The doctrine of double effect says that the pursuit of good is not as acceptable if the harm that results is intended rather than merely foreseen (Lippert-Rasmussen, 2010). To some it is a nonabsolutist moral principle in which as long as significant good resulted from the action, it is allowable (Lippert-Ramussen, 2010). Scanlon believed that an act that leads to the death of an innocent person can never be justified by the good that results (Lippert-Ramussen, 2010). Scanlon's beliefs will be the focus of this assignment. Tasks:
1. Read the article by Lippert-Ramussen, "Scanlon on the Doctrine of Double Effect". After reading the article, respond to the questions listed below. 2. Define the Doctrine of Double Effect.
3. Provide a brief summary of Scanlon's view on the doctrine. 4. Discuss the scenario of either the drug shortage or organ shortage found in the article. 5. What is the scenario?
6. How does this demonstrate the Doctrine of Double Effect?
7. Do you agree with the action taken? If not, what could have been done? 8. What was Scanlon's view on the scenario?
Introduction to Ethics in the Healthcare Setting Doctrine of Double Effect
The Doctrine of Double Effect (DDE) is utilized in the explanation of the permissibility of dealings and actions that result in impairment for example, death of a person, as a result of achieving some good at the end. This explains that it is sometimes acceptable to harm someone if the action will evoke some good at the end (Mclntyre 42). This reasoning was introduced by Thomas Aquinas but has developed and many versions of the same have erupted. Scanlon’s view of Double Effect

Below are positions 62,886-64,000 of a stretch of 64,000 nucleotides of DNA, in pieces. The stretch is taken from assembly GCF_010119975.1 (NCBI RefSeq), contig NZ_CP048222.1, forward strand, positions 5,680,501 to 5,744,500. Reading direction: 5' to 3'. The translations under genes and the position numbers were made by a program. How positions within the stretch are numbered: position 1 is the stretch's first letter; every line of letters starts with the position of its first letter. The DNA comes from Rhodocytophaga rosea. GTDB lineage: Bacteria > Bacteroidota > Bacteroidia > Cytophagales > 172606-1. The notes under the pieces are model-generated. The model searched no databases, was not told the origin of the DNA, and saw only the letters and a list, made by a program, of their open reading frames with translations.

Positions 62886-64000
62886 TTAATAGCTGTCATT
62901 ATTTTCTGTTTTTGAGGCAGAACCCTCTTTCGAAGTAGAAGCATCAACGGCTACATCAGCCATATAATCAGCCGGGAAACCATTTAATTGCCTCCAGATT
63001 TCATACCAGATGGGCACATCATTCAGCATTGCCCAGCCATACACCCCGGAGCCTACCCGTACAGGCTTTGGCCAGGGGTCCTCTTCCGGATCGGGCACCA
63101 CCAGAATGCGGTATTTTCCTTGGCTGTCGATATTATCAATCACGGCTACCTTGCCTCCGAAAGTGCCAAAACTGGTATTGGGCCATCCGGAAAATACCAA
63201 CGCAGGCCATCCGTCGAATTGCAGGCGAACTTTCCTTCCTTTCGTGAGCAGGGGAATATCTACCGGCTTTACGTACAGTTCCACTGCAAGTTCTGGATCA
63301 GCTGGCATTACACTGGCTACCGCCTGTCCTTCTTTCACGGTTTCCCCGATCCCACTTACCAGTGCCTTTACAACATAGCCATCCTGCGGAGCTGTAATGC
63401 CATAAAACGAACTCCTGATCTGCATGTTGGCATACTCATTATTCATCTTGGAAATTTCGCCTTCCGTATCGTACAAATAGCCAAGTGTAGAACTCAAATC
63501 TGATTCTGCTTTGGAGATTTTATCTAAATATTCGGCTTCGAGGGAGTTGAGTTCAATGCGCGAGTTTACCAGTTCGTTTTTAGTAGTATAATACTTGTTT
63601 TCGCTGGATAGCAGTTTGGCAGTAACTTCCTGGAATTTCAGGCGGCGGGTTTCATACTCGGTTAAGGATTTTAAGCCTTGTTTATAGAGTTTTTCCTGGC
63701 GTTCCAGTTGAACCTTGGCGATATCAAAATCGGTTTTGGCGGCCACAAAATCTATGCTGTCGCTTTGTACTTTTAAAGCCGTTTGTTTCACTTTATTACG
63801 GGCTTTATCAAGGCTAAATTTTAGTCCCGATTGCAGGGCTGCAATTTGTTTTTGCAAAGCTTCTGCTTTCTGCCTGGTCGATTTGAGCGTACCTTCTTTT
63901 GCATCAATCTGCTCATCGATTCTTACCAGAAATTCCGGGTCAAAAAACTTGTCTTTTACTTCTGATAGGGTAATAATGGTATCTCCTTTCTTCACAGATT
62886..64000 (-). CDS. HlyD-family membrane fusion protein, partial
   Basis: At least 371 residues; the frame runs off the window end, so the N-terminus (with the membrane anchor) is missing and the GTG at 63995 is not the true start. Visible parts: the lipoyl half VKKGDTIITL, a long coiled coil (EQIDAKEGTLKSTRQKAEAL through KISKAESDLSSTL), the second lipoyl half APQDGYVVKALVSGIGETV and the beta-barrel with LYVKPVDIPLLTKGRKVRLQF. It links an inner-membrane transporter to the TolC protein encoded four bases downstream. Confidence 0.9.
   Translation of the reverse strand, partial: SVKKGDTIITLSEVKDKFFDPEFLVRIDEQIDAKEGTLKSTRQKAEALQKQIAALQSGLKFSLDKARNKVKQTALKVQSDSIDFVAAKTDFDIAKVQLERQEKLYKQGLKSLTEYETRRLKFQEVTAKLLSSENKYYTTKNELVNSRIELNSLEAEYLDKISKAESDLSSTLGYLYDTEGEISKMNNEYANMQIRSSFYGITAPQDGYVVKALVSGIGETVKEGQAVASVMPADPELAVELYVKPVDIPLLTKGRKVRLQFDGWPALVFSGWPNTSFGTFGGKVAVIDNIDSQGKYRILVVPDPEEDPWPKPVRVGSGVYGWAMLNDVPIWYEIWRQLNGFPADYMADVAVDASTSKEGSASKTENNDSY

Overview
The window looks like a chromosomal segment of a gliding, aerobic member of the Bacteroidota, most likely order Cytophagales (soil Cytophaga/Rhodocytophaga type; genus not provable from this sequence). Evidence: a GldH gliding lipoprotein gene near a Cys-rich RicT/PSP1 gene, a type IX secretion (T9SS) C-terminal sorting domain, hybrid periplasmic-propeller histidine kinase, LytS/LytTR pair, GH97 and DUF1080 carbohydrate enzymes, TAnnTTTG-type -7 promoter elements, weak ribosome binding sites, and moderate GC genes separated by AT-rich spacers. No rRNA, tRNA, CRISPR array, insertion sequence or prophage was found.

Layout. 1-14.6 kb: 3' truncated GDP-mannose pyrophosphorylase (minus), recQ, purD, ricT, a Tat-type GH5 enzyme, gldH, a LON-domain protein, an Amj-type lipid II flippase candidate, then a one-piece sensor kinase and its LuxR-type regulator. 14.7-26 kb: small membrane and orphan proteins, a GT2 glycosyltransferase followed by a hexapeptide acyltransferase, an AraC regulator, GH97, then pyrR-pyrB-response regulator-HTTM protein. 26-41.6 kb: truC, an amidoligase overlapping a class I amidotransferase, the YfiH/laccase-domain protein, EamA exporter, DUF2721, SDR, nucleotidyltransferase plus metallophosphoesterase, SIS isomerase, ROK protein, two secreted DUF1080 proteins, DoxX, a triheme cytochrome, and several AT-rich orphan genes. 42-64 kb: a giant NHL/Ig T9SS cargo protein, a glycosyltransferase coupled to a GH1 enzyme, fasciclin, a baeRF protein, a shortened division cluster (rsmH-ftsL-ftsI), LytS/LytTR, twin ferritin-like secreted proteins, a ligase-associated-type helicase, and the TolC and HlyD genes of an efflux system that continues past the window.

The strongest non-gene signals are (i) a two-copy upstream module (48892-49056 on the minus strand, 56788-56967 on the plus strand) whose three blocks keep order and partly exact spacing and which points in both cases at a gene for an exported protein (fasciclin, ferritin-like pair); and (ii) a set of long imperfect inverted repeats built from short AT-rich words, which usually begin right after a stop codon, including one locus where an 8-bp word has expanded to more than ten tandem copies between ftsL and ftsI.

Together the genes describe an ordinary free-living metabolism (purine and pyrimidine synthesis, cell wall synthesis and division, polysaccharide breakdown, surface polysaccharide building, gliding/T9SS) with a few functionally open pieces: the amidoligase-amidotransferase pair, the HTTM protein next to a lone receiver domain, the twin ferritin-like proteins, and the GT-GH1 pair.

According to Scanlon, the motives and intentions do not bear any direct consequence tote permissibility of the action. He argues that the reasoning behind the traditional Doctrine of Double Effect is misplaced. He however points out that the motivation behind an action a person partakes in has a direct link to the “meaning”....
Cited: Itulua-Abumere, Flourish. "Ethical Issues in Health and Social Care Profession." Journal of Humanities and Social Sciences 5.6 (2012): 14-18.
Lippert-Rasmussen, Kasper. "Scanlon on the Doctrine of Double Effect." Social Theory and Practice 36.4(2010):541-564
McIntyre, Alison, "Doctrine of Double Effect," The Stanford Encyclopedia of Philosophy (fall 2011 Edition), Edward N. Zalta (ed.), URL = <http://plato.stanford.edu/archives/fall2011/entries/double-effect/>.
Scanlon, Thomas. Moral Dimensions: Meaning, Permissibility and Blame. Cambridge: Harvard University Press, 2008.
Townsend, Tom. Handbook for Rural Health Care Ethics: A Practical Guide for Professionals. Lebanon: University Press of New England, 2009.
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